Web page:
07/03/2013, 00.00
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Egyptians wait for the dawn of a new day

by André Azzam
The Army’s ultimatum to Mohammad Morsi to respond to the protester’s demands expires in a few hours. However, last night the president gave a televised speech, making it clear that he does not intend to step down: 32 people killed thus far in clashes.

Cairo (AsiaNews) - Egypt waits with bated breath to see how the clash between President Morsi, the millions of demonstrators on the streets demanding his resignation and the army, which has given the President an ultimatum to meet the demands of the population, which expires in the afternoon, will end.

Meanwhile the "Tamarrud" movement shows no signs of wanting to leave the squares of the country although yesterday - after Morsi's televised speech - clashes between democracy protesters and supporters of the Muslim Brotherhood have caused 32 dead and about 800 injured. In addition, after the speech, the government began to crumble: the Ministers for Foreign Affairs, Sport and three presidential spokesmen have resigned.

The dawn of a new day has risen in Egypt and hundreds of thousands of Egyptians are still in the squares all over the country hoping for a new future for the homeland to be decided today. In about ten hours of time the army ultimatum to the regime to settle the situation and respond to the people's requests ends.

Late last night, Mohammad Morsi gave a speech on national TV, totally refusing to cooperate and to quit what he describes as his legitimate role. During more than 45 minutes, he used the word ''legitimacy'' for more than 55 times. He said he had opened his door to dialogue and is eager to remove the general prosecutor, reshuffle his cabinet, and constitute a special commission in order to suggest some changes in the constitution, to be approved by the new parliament when it is elected.

It is clear that this was all that he could offer and nothing more, sticking to his argument based on the ''democratic vote of the people''. He described the huge demonstrations all over the country as a ''bunch of people led by old regime remnants and opportunist elements'', never affording this ''opposition'' the recognition that it is also the voice of the people's will. He also asked everybody to be careful and not to be influenced by any different trends as well as to strongly resist what is against legitimacy.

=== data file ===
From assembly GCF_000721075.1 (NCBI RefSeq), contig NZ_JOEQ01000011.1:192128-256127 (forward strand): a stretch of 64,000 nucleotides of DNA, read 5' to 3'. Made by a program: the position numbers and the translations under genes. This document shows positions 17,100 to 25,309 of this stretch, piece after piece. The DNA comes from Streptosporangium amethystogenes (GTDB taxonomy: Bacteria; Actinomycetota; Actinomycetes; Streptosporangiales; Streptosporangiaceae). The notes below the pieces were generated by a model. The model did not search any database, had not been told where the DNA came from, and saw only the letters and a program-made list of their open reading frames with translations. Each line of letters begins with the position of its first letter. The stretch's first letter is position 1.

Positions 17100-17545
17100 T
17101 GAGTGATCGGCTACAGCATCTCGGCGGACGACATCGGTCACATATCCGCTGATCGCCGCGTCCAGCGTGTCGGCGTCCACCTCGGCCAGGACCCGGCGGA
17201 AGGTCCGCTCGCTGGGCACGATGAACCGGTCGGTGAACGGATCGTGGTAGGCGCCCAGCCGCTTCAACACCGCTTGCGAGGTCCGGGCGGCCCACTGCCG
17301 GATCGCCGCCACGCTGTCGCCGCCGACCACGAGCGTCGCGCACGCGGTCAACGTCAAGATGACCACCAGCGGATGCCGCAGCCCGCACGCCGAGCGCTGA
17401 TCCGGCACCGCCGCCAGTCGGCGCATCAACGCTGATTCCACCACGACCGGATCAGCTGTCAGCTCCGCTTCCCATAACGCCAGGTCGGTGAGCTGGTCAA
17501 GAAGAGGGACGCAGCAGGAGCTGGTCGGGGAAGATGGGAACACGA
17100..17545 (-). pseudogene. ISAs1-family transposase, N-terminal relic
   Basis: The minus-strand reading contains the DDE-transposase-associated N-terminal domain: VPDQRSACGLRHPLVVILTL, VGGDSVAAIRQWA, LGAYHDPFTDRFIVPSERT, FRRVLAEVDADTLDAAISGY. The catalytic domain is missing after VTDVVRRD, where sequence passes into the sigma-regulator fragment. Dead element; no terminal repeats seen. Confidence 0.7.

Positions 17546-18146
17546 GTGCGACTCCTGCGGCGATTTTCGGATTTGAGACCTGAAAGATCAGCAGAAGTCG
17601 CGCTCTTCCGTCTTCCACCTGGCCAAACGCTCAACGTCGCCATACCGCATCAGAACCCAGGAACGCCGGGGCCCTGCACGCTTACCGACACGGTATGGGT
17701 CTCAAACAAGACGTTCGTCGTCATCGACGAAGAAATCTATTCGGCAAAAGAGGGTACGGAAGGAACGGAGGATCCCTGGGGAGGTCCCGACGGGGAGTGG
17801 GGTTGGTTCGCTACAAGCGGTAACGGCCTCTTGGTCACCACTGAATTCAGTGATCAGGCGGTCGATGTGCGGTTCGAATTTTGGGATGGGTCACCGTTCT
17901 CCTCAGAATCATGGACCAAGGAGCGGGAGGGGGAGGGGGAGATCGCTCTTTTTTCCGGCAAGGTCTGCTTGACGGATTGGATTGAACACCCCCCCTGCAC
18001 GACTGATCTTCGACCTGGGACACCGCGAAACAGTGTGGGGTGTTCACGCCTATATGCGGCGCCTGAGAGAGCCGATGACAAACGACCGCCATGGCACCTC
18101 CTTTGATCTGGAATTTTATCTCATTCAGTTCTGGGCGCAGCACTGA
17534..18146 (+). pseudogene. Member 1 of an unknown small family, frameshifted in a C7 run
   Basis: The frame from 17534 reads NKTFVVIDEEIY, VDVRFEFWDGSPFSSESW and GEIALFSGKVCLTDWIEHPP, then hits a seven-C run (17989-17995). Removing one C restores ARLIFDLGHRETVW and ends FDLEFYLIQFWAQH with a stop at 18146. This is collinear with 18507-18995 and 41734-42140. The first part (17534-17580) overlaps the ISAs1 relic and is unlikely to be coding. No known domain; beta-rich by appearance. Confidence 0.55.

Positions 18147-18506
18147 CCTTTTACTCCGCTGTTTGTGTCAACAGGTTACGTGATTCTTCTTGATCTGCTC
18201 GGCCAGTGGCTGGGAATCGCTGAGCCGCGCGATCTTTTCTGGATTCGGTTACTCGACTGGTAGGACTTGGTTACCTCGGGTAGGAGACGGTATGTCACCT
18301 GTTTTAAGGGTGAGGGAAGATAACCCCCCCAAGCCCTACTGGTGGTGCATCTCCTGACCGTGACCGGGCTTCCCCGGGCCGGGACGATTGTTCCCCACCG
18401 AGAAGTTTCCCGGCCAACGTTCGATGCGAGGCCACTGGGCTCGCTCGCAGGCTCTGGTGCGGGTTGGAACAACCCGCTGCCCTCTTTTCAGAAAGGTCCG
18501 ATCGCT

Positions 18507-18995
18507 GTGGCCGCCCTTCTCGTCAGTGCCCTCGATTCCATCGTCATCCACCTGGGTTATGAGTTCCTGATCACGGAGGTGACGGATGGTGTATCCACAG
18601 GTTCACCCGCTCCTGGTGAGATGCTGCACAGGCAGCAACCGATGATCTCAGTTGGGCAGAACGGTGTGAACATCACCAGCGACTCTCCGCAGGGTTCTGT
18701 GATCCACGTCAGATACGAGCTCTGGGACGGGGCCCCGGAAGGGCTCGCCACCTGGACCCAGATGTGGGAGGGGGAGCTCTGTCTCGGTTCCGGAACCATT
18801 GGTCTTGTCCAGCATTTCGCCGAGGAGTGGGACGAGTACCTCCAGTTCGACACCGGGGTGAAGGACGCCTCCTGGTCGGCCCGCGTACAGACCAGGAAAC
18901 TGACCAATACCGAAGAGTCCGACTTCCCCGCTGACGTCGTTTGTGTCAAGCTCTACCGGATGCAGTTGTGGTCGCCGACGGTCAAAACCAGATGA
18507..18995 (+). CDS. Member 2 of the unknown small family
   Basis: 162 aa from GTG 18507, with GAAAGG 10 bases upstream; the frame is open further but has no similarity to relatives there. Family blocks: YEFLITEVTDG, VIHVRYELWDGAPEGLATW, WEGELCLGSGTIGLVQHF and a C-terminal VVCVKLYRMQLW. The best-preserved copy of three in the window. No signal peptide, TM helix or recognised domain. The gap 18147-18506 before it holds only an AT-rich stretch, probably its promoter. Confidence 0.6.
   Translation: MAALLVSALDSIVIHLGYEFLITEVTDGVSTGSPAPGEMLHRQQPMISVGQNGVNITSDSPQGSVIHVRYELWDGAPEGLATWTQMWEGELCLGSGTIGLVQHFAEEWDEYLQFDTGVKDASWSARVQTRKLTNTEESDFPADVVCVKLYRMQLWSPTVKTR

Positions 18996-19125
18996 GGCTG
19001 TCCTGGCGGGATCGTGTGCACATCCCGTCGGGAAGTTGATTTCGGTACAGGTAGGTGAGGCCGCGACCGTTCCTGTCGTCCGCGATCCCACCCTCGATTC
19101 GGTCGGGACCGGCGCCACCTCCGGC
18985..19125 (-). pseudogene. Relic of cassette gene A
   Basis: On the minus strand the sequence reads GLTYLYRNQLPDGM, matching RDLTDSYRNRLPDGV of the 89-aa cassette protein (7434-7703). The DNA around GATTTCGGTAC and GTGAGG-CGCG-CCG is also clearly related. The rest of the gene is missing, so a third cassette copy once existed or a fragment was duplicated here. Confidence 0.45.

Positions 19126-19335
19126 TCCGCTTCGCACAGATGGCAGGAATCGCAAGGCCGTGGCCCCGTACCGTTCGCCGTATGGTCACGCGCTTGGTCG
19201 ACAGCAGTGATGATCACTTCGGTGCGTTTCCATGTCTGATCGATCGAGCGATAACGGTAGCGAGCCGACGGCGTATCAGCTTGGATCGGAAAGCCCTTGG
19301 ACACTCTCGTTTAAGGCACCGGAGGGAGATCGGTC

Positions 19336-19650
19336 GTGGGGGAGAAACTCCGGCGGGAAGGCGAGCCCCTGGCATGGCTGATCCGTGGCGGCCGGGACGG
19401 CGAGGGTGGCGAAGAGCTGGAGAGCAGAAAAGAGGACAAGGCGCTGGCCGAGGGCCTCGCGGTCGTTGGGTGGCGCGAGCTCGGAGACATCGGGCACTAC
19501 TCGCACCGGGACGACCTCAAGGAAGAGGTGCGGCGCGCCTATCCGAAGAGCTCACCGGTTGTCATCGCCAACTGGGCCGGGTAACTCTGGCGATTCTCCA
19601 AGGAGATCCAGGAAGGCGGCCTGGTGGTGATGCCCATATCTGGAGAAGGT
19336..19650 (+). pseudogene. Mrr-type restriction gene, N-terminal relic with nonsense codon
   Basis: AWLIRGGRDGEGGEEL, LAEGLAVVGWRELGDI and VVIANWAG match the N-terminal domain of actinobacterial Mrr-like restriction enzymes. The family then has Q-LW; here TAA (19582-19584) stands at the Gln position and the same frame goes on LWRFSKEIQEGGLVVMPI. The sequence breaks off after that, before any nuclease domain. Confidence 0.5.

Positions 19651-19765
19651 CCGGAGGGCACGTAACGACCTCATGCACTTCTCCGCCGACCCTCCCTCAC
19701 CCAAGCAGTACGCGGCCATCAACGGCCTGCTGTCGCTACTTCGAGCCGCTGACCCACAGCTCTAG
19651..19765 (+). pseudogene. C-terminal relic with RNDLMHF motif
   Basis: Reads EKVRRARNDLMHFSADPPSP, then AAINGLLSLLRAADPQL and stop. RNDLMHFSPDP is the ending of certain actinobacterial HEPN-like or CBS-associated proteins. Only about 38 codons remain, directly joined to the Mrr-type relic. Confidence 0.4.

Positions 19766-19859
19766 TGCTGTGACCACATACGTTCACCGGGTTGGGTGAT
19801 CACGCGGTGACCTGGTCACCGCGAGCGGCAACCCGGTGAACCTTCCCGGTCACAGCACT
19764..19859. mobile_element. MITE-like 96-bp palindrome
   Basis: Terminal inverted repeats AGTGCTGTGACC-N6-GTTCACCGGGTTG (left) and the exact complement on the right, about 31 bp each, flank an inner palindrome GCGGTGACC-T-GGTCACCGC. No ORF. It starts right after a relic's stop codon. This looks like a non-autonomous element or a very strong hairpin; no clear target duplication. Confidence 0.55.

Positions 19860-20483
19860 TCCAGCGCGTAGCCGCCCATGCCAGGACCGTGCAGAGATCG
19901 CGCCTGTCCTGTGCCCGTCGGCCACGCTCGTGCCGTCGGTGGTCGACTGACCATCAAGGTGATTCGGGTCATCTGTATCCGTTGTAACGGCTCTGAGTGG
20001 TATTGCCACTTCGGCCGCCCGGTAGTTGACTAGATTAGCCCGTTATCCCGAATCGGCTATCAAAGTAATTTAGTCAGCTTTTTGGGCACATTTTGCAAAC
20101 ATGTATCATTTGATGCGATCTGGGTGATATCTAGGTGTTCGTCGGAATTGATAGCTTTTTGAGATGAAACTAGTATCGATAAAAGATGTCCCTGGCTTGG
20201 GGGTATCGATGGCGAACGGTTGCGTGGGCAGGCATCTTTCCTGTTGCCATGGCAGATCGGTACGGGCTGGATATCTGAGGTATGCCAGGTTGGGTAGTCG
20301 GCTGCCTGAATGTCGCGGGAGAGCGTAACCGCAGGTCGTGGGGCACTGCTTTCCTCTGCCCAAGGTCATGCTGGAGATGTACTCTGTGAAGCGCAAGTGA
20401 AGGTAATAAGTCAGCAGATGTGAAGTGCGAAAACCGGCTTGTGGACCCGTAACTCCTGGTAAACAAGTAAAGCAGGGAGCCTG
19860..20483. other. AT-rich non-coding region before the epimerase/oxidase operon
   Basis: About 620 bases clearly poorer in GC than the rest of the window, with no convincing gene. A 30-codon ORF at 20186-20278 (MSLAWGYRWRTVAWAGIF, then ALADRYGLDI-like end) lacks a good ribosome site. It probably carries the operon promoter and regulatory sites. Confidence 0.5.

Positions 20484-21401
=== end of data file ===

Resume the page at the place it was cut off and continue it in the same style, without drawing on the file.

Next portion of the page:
His speech was very badly received by the millions of demonstrators gathered in Tahrir Square, in front of the presidential palace in Héliopolis, and in front of Qobba palace (a former royal palace at middle distance between Tahrir and Heliopolis), where Morsi has decided to reside these last days in order to avoid being in Héliopolis. The same rejection was expressed in all the main squares of every Egyptian town all over the country.

Observers reacted strongly accusing Morsi of invoking a civil war. In fact, immediately after the speech was over, clashes erupted next to Cairo University area, where supporters of Morsi set up positions yesterday. At least seven people were reported shot by the members of the Muslim brotherhood, among which the local deputy chief of the police who was shot in the head and chest. He was transported to a hospital and soon was reported dead. Many wounded people were transported to the Boulaq al-Dakrour hospital, South of the Cairo University hospital, but the Director of the hospital refused to take care of anyone who does not belong to the brotherhood. Leading people in the area called for ambulances to go there to take care of the wounded and bring them to big hospitals. They also presented a complaint against the medical doctor directing the hospital and intend to report him to the professional order of medicine in order to banish him from any future medical role. In this same area observers reported that many non-Egyptian elements were arrested with automatic weapons, probably members of Hamas, from Gaza area.